We’ve told you a bit about the latest writing and blogging platform from Ev Williams’ brand-new product, Medium, and the faction has been incrementally adding things, and talent, to the service to make it a full-featured interactive service. It’s been entertaining watching it evolve, albeit in independent, read-only beta, and you can commence to see a fuller illustration of what it can be.
In an email to Medium users last night-moment, the faction shared some brand-new functionality that will allow writers and readers to descend a bit deeper into the content that they see in front of them. The really fascinating thing is that Medium discusses its thoughts on “commenting”, which I think you’ll find refreshing:
Stats: As of this afternoon, you can see what kind of attention your posts are getting and how people are reacting to them. The goal of Medium is to enable and aid standard, rather than just popularity, so our philosophy around stats is that we need to provide meaningful metrics. Medium stats provide feedback that normal web analytics don’t give you.
Reader Interaction: One thing you may have noticed about Medium is its lack of comments at the bottom of pages—which seems to have become an unfortunately ubiquitous feature of the web. We believe that normal web comments don’t add a lot of value on average (at least of the type we’re looking to create). However, we do think there is value to be had in reader feedback and interactivity. So, we’re working on a route of allowing reader participation (on an optional basis) that offers something brand-new and distinct that comments don’t. We hope to have it on the site (at least to strive-out out) by mid-January.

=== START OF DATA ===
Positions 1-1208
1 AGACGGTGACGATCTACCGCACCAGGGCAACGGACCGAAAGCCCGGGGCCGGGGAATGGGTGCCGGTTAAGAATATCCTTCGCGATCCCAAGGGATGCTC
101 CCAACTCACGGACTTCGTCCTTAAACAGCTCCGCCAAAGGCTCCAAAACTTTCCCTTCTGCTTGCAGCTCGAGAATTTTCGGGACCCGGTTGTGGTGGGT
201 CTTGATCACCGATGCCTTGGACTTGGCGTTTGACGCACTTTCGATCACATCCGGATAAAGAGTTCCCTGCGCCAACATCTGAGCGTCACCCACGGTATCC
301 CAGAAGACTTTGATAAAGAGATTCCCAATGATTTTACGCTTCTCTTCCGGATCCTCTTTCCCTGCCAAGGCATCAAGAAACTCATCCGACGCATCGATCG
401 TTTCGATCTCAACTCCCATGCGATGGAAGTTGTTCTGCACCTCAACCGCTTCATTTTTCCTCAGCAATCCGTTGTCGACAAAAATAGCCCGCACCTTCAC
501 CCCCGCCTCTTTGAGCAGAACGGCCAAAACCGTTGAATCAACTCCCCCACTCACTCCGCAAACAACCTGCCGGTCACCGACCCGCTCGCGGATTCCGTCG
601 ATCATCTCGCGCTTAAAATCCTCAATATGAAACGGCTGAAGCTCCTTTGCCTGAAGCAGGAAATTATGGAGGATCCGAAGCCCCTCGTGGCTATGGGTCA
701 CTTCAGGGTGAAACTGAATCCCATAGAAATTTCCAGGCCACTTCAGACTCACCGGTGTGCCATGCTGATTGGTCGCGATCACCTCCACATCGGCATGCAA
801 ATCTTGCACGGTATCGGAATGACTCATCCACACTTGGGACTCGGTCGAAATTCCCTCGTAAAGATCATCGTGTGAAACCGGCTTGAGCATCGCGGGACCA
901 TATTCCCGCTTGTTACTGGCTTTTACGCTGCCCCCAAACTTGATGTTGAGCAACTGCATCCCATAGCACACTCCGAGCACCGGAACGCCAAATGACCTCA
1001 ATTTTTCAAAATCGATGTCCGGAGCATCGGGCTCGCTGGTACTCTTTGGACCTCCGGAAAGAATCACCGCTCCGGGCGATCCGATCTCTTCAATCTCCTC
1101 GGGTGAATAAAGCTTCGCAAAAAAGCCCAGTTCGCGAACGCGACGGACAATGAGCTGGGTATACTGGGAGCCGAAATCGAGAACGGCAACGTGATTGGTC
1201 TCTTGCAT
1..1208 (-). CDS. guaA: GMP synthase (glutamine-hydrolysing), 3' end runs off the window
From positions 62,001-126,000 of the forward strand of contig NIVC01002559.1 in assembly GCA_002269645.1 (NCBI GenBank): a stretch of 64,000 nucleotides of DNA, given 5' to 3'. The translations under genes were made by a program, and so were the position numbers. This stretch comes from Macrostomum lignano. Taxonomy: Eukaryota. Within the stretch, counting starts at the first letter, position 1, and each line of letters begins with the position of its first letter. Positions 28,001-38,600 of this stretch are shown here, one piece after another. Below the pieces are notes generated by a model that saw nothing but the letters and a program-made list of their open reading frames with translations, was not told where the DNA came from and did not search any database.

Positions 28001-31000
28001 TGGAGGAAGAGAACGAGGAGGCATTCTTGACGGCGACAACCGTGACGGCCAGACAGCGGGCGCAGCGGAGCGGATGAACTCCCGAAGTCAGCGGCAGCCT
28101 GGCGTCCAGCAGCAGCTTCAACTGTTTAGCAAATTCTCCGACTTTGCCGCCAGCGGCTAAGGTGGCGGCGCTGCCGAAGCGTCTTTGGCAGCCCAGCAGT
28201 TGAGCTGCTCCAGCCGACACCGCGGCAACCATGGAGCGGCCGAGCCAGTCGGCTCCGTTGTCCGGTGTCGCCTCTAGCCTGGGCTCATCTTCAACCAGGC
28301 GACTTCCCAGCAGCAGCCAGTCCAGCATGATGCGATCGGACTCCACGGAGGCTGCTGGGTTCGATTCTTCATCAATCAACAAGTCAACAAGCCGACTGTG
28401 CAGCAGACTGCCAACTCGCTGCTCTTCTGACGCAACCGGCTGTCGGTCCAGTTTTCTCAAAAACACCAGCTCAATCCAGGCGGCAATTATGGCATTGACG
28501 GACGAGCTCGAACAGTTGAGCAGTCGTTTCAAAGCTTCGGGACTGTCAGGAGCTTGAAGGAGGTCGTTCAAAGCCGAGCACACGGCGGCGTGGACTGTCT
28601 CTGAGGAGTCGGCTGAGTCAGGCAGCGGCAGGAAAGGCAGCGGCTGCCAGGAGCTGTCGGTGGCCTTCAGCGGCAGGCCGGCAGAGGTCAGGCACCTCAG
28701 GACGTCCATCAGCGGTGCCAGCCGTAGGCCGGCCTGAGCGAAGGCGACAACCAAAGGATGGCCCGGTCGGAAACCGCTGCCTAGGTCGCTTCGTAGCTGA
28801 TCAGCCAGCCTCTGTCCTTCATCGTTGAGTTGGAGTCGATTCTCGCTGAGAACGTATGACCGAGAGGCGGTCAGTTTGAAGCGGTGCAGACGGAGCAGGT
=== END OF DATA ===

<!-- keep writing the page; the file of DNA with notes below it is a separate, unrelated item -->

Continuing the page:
As far as stats go, the Medium dashboard is pretty uncomplicated and what you’d expect. Until now, as a writer, you’d only be notified if your post was added to a “amass,” a route of someone re-sharing your piece. This gives you more of a concept of how many people actually read your tale:
But wait, there’s a stat named
“reads,” which is distinct than “views.” This means that the faction is working on a route to figure out how many people actually made it through your tale and didn’t just click and glance. That’s large for writers, and, at the end of the day, readers. Knowing what you’ve really read, or even close to it, is an unbelievable statistic to strive and crack. The dashboard also shows “recommendations,” which of course is the action you can take on a piece you’ve enjoyed, which pushes it up to being featured on the site.
As far as reader interaction, as mentioned, something will be coming in “mid-January”, which is definitely something to watch out for.
It’s nice to see Williams with faction Obvious strive to tackle publishing on the web, as they’ve done before with Blogger, and of course Twitter. There are still things to strive out, strive-out and learn from how people write and consume content. It’s a smart wager to watch what this faction does because of its experience, but also because they are in a method of taking their moment and seeing what works.
Whenever you see a well-established faction, much like way, taking its moment to make pretty things, you simply have to take notice. They are the most risky when it comes to disruption.
Our goal is to make Medium the best place for you to write. We haven’t reached that aspiration quite yet.
moment will tell, and Medium has a lot of moment. They’re not the only ones working on construction publishing platforms, as we’ve found that Quora might be doing the same.[Photo credit: Flickr]